Telemarketers continue to ignore Do Not Call Registry

August 29, 2013 

It has become a sort of obsession for Meridian resident Della Marshall. In the past six months, she has recorded every telephone number that has appeared on her caller ID.

“I’ve gotten to the point if I don’t know who is calling, I let it go to the answering machine,” she said. “If it’s someone I recognize — the person on the message machine — I’ll call them back.”

In one month’s time, she recorded 67 calls. Some were from Jamaica, some from unknown — 1-800 and 1-876 numbers — but quite a few appeared to be from robocalls with offers of medical alert devices, credit cards or phone upgrades.

“I’m on the Do Not Call Registry,” she said. “But they just keep calling. Can’t they catch these guys and make them stop?”

The simple answer: Criminals and irresponsible businesses don’t obey the law. They don’t care about the National Do Not Call Registry.

A report issued this week from the Federal Trade Commission shows that average monthly complaints for the national Do Not Call (DNC) list are up 63 percent from 2011.

The DNC registry was started in 2003 to address the problem of unwanted telemarketing calls. It was an immediate hit, adding more than 51 million phone numbers in its first year. The registry gives people an opportunity to limit legitimate telemarketing calls. Once a person registers his or her phone number, telemarketers covered by the DNC have up to 31 days to stop calling.

FTC rules state that only surveys, political calls, charitable requests and informational calls (such as a school announcing a weather delay) are allowed. And charity appeals must be direct, not from a telemarketer.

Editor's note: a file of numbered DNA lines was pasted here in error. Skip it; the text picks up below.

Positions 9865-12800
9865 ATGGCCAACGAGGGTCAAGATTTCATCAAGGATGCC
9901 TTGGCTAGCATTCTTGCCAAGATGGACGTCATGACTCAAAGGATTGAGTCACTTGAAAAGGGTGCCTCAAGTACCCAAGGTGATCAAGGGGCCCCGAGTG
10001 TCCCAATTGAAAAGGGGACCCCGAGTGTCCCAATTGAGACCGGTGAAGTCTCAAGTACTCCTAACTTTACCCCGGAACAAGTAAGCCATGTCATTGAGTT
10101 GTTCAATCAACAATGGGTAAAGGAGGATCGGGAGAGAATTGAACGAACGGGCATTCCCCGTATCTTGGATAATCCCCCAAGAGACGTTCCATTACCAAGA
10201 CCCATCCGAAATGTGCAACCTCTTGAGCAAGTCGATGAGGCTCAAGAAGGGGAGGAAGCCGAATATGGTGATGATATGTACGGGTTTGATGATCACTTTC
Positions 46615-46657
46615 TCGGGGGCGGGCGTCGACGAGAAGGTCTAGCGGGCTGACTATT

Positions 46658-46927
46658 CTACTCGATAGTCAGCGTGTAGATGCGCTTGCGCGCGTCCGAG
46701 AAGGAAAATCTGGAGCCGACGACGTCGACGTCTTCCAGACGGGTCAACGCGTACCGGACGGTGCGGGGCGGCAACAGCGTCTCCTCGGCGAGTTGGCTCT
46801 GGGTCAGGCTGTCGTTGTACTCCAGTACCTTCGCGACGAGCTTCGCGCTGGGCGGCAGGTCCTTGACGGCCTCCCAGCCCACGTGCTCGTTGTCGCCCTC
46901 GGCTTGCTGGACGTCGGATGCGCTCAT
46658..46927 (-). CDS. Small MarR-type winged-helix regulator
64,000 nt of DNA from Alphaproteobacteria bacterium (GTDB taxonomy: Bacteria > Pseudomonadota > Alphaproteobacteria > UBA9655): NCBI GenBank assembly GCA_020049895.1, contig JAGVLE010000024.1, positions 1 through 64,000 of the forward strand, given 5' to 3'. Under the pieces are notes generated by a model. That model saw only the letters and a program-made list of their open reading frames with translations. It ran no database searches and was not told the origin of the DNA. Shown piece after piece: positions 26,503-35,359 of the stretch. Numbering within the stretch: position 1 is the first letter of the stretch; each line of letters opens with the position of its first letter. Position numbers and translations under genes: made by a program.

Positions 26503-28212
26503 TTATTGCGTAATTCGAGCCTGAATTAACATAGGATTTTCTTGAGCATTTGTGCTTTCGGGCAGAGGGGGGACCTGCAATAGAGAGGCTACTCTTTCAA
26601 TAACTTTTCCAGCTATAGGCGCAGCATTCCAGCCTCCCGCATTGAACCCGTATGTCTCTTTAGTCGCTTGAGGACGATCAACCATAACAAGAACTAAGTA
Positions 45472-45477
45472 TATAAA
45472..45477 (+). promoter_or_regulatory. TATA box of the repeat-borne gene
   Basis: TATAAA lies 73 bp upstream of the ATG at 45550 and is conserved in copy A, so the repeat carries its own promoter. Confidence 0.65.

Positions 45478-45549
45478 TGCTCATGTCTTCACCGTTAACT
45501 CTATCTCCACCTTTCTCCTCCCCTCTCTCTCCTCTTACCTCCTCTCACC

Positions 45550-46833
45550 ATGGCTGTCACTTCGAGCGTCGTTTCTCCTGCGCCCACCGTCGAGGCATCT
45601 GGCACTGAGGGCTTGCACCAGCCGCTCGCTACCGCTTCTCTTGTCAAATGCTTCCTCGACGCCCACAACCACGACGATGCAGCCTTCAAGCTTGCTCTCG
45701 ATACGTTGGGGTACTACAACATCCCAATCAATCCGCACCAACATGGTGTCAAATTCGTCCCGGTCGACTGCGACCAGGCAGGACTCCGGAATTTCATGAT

Registration shows more than 221 million numbers on the list, but the number of complaints has soared. Since September 2012, FTC averaged 308,000 complaints a month — a slight drop from a few record months early in 2012, but it still eclipsed the same month in 2011.

Idaho is nowhere as hammered by robocalls as other states. By comparison, Idahoans filed 19,497 complaints in 2012 with the FTC — that’s about 1,230 complaints per 100,000 — while Illinois filed 234,473 complaints, or 1,822 per 100,000. That makes Idaho average in the number of complaints filed. Oregon shows 1,605 complaints per 100,000, while Washington recorded 1,668 per 100,000. The lowest number of complaints was filed in Alaska, where 332 were filed per 100,000 residents.

Things to remember:

- If your number is already listed on the Do Not Call list, your registration does not expire.

- You can verify if and when your number was registered by going to

- Do not give personal information to unknown callers, including bank information, Social Security numbers and contact information.

- Don’t trust caller ID. Scammers use caller ID spoofing to put any number on the screen.

BBB works closely with the FTC, referring residents to file complaints and to register as a method of dealing with identity theft. BBB does not track robocalls directly, but collects information on scams in the Snake River region. Since the first of the year, BBB shows residents reported 463 deceptive phone calls. If you feel you have received a scam call, report it at 800-218-1001.

Robb Hicken: 947-2115

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